Later, the sheriff comes to Stoner’s house and asks about his former assistant, Tim, who has disappeared. It seems his family has reported him as missing. Stoner tells the sheriff that Tim just left and never came back. Stoner confronts his daughter about having sex with David. She tells him it is none of his business. Her father says it is dangerous if she has sex because of David’s venom inoculations. You can’t help but wonder what is the doc up to?

Stoner sends his daughter to pick up a snake. While she is gone, David begins to transform into “something.” His skin changes in texture and color, his eyes get smaller, and his head becomes more rounded. While Kristina is waiting for the snake to arrive, the postman tells her about a “snake-man” he saw in the carnival in town. He says it looked so real that it gave him the creeps. Kristina tells him it is obviously a fake, but the postman convinces her to go and see it for herself. What will Kristina find at the carnival and what will be David’s fate?

Surprisingly, there are several religious references in Sssssss. When Dr. Stoner talks to Harry the Python, he says how snakes are God’s most perfect species and can even survive an apocalypse. The skinny dipping scene in the forest is reminiscent of Adam and Eve in the Garden of Eden.

The make-up used on David’s character is good, as are the special effects for the snake-man. In the scenes where Dr. Stoner milks the snakes, the reptiles were real (except for one part where Martin grabs the King Cobra’s head and a puppet is used). A snake actually bit Strother Martin in the movie. The King Cobras were flown in from Thailand,and the Python was from Singapore. Benedict and Menzies had to handle the real snakes, too. The herpetological library used in the movie is a real one. The Spanish title for this movie was Ssssilbido de muerte which translated in English means “Hiss of Death.” Martin actually used a hypodermic needle and really punctured Benedict’s arm during the injection scenes.

Sssssss was directed by Bernard L. Kowalski, who did many pilots for television shows such as Richard Diamond, Private Detective (1957) and NYPD (1967). He was the executive producer for Baretta (1975) and worked on many Mission: Impossible episodes. He started out in movies by playing an extra in two Errol Flynn movies, Dodge City (1939) and Virginia City (1940).

Dirk Benedict is most famous for playing Starbuck in the original Battlestar Galactica (1978) television series and as Templeton “Face” Peck in The A-Team. Heather Menzies gained modest fame for playing Louisa von Trapp in The Sound of Music (1965). She was married to Robert Urich for 27 years until his death in 2002 from cancer. Urich was in the television series Vegas (1978) and Spenser: For Hire (1985).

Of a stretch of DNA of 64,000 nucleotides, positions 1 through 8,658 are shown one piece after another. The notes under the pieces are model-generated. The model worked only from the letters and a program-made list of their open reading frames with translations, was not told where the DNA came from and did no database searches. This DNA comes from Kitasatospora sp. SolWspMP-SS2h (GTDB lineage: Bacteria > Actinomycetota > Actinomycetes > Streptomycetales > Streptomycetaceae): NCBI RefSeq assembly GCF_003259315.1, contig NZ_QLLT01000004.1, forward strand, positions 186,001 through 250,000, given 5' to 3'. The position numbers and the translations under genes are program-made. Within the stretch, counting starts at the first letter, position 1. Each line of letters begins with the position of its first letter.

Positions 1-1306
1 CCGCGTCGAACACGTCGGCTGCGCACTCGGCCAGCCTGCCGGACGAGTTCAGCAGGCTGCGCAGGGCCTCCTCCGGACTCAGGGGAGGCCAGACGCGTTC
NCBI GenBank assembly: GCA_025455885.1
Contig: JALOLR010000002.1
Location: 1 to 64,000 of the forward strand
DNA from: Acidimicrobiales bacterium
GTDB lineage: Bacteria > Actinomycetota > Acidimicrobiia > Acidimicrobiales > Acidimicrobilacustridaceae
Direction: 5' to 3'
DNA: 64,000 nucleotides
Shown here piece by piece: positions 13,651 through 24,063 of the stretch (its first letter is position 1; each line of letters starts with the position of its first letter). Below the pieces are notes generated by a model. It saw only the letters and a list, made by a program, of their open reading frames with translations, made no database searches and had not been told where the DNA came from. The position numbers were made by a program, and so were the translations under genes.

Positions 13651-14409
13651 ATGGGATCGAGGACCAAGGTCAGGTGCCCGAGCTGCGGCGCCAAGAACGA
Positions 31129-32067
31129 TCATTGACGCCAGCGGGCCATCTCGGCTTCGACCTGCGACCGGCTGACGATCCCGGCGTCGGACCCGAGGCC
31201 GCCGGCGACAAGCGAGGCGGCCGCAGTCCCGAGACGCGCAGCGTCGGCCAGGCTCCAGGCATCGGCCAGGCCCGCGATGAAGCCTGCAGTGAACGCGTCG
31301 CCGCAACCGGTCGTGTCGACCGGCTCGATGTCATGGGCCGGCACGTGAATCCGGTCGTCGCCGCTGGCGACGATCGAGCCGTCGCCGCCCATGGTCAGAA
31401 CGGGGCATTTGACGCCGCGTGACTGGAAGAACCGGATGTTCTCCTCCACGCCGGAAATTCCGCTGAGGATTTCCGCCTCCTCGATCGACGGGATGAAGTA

Strother Martin is best remembered for his role as The Captain in Cool Hand Luke, where he uttered that film’s classic line: “What we have here is a failure to communicate.” He was also in Butch Cassidy and the Sundance Kid (1967) and Slap Shot (1977) with Paul Newman. Strother Martin died in 1980.

Yes, Sssssss is a cheesy horror film, but it was scary to me the first time I saw it and has gained a minor cult following over the year. I hadn’t seen it since 1973 before I watched it again recently. It didn’t scare me as much this second time around. Still, Sssssss is an original and effective low-budget picture that’s worth watching—if you aren’t afraid of snakes.

The Outer Limits: Alien Bugs Wreak Havoc on Earthlings in "The Zanti Misfits"

Start a discussion of the top five episodes of The Outer Limits and it's likely that "The Zanti Misfits" will enter the conversation. Many casual fans of the 1960s cult science fiction TV series won't remember the title of this episode. But just mention it's the one with the bugs and folks will recognize it.

What's interesting is that "The Zanti Misfits" isn't particularly well-acted, most of the characters are poorly developed, and the mundane dialogue leaves much to be desired. And yet, all those weaknesses remain an afterthought in light of the episode's ambitious premise, visual power, and a twist with some surprising heft.

The imaginative premise has an army unit occupying a modern-day ghost town to ensure the safe arrival of an alien spacecraft carrying prisoners. No one is enthused about this mission--the Zantis threatened to declare war if their request to establish a penal colony on Earth was not granted.

Although the army has secured the area, a speeding car breaks through one of the barricades, killing a guard. The driver is a low-life named Ben (Bruce Dern), who is fleeing from a crime scene with a runaway wife (Olive Deering). When the unhappy couple spots a small spaceship landing, Ben unwisely goes to investigate. His meddling ultimatey results in a memorable, all-out battle between the bug-like Zantis and the soldiers.

The special effects budget for The Outer Limits sometimes hampered the full exploitation of the show's "bears" (producer Joseph Stefano's unique term for a terrifying creature). That's not the case with "The Zanti Misfits." The aliens are genuinely disturbing little things with insect bodies and human-like heads (perhaps inspired by the creature glimpsed at the end of 1958's The Fly). In some scenes, the Zantis are fully animated via stop-motion photography. In other scenes, they look far less real, as soldiers roll around with fake bugs covering their bodies. Yet, despite a few cheesy shots, the climatic fight scene is creatively staged (Zantis crawling down the windows!) and the overall effect is impressive.